Majority of 110th Student Government assembly representatives recurringly absent

AddThis

A majority of the Student Government assembly was absent from at least one out of every five assembly meetings during the last session.

The Daily Texan obtained SG attendance records for the 110th session and found many student representatives were regularly absent from assembly meetings. Representatives are required to attend every assembly meeting unless they receive an approved excused absence from the speaker of the assembly. Despite this, 80 percent of the 220 total absences from the 110th session were unexcused.

“The attendance policy needs to be more strictly implemented,” said Vivianne Tu, business representative and management junior. “In the real world,  this (many absences) would never be allowed; otherwise, you would lose your job.”

For at least three of the assembly meetings during the 110th session, the SG assembly was unable to meet quorum to hear and vote on legislation for either all or part of the meeting. Two-thirds of the representatives must be present for the meeting to reach quorum.

The reading of nine new pieces of legislation had to be postponed to the following week when quorum was not met at the Feb. 28 meeting. This included a resolution opposing Senate Bill 4, a bill in the state Legislature which requires Texas law enforcement to comply with U.S. Immigrations and Customs Enforcement.

Amanda Long, international relations and global studies and plan I honors sophomore, said she’s frustrated by SG’s poor attendance rates. Long said it’s essential that representatives be at assembly meetings, because students attend them to share their final concerns on legislation coming before SG.

“If (constituents) are giving their time to come to discuss something, (representatives) should be able to give (their) time and respect what is being said,” Long said. “You’re just not fulfilling your purpose in SG if you’re not even able to vote on legislation.”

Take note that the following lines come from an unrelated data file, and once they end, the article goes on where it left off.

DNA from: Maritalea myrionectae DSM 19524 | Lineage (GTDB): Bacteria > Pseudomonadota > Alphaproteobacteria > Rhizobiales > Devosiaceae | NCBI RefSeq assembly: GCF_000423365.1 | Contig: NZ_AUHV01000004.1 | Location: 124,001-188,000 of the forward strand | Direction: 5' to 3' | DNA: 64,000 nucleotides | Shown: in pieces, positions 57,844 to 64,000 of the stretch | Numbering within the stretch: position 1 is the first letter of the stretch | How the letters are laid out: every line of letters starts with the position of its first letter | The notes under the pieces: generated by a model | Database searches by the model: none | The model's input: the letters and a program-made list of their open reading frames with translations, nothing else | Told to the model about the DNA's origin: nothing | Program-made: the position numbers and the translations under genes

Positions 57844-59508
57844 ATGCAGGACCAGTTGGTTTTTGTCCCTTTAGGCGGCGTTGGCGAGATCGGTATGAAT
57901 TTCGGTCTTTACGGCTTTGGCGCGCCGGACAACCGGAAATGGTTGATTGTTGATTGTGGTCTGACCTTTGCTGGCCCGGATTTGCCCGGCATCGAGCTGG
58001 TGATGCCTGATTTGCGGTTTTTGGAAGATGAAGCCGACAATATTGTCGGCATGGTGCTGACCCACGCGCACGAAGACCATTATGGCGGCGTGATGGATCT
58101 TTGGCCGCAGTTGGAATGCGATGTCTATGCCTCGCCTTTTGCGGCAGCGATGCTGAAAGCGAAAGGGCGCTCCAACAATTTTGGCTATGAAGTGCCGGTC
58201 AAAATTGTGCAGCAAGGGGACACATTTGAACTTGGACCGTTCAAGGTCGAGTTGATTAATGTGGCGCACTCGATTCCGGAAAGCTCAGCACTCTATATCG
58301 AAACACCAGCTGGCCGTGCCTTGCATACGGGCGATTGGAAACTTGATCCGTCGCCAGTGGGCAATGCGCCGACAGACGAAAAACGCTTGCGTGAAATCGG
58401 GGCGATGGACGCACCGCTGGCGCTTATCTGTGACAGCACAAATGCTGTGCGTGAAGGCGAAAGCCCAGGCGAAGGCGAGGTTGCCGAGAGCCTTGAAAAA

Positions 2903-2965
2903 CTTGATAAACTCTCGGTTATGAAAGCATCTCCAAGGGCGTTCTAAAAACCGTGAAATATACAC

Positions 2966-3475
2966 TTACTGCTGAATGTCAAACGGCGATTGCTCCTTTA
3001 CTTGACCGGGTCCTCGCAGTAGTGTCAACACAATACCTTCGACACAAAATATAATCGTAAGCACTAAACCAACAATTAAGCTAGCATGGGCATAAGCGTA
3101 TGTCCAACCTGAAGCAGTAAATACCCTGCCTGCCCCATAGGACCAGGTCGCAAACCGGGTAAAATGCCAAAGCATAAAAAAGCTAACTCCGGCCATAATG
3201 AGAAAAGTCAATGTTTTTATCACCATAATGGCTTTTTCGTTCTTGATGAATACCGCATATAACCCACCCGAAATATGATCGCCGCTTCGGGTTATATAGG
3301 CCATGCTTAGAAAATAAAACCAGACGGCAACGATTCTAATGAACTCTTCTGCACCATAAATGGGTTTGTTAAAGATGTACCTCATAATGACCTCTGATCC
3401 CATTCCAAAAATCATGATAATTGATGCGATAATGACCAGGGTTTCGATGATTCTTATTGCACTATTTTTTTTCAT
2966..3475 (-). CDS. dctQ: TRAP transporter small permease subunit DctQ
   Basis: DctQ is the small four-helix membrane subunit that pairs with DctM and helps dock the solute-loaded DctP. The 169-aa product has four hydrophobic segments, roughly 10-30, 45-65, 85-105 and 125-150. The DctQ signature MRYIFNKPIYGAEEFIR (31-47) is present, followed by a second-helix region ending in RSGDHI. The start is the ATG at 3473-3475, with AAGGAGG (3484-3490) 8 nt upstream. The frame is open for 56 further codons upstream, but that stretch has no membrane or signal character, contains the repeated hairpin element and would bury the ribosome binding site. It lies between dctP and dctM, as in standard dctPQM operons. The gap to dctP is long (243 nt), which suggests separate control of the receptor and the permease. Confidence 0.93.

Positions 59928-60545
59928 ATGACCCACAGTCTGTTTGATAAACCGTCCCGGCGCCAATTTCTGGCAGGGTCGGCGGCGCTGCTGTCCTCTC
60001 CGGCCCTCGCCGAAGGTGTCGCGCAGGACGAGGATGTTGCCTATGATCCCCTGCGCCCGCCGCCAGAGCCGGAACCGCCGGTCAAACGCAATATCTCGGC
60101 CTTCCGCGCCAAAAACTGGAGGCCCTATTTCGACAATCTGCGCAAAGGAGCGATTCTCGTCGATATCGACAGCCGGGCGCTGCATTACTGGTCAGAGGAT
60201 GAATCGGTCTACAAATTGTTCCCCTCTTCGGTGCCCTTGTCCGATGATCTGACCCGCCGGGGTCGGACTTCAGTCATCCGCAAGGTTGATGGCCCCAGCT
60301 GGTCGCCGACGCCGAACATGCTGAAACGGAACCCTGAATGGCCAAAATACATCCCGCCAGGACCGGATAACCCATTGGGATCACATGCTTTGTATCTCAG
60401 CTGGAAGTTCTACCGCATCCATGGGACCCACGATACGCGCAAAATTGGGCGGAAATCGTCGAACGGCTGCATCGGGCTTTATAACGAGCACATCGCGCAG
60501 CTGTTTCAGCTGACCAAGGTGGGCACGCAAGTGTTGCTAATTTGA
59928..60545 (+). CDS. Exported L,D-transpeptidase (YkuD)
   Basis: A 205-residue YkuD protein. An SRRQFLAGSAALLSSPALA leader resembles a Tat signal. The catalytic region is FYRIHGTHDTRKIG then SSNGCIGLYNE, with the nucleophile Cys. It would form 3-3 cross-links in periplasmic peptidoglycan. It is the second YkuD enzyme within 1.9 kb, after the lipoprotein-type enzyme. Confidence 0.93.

SG measures attendance through two roll calls at the beginning and end of each weekly assembly meeting. If members lack approval for their absence and miss one or both roll calls, they are either counted as half absent or fully absent. Only three representatives had perfect attendance during the 110th session.

Madison Huerta, speaker of the newly sworn-in 111th SG assembly, said attendance is a major priority for her and that she plans to hold representatives accountable throughout the session ahead. 

At the first assembly meeting on April 4, one new representative asked if weekly attendance is necessary, and Huerta said her response was simple — “You have to be here.” 

“We’re going to work really hard to create an effective system that holds representatives accountable,” said Huerta, a management junior

Santiago Rosales, former speaker of the assembly, said part of why representatives wouldn’t show up was because of the long and monotonous nature of assembly meetings.

“Through a much more comprehensive effort to keep the meetings engaging, it will really hone in and emphasize the necessity of people being there,” said Rosales, a finance, economics and Plan I honors senior. 

Huerta said she plans to enforce better attendance by posting turnout online following each meeting, so constituents can see for themselves if their representative was there. This will add another level of transparency and liability for SG representatives, Huerta said.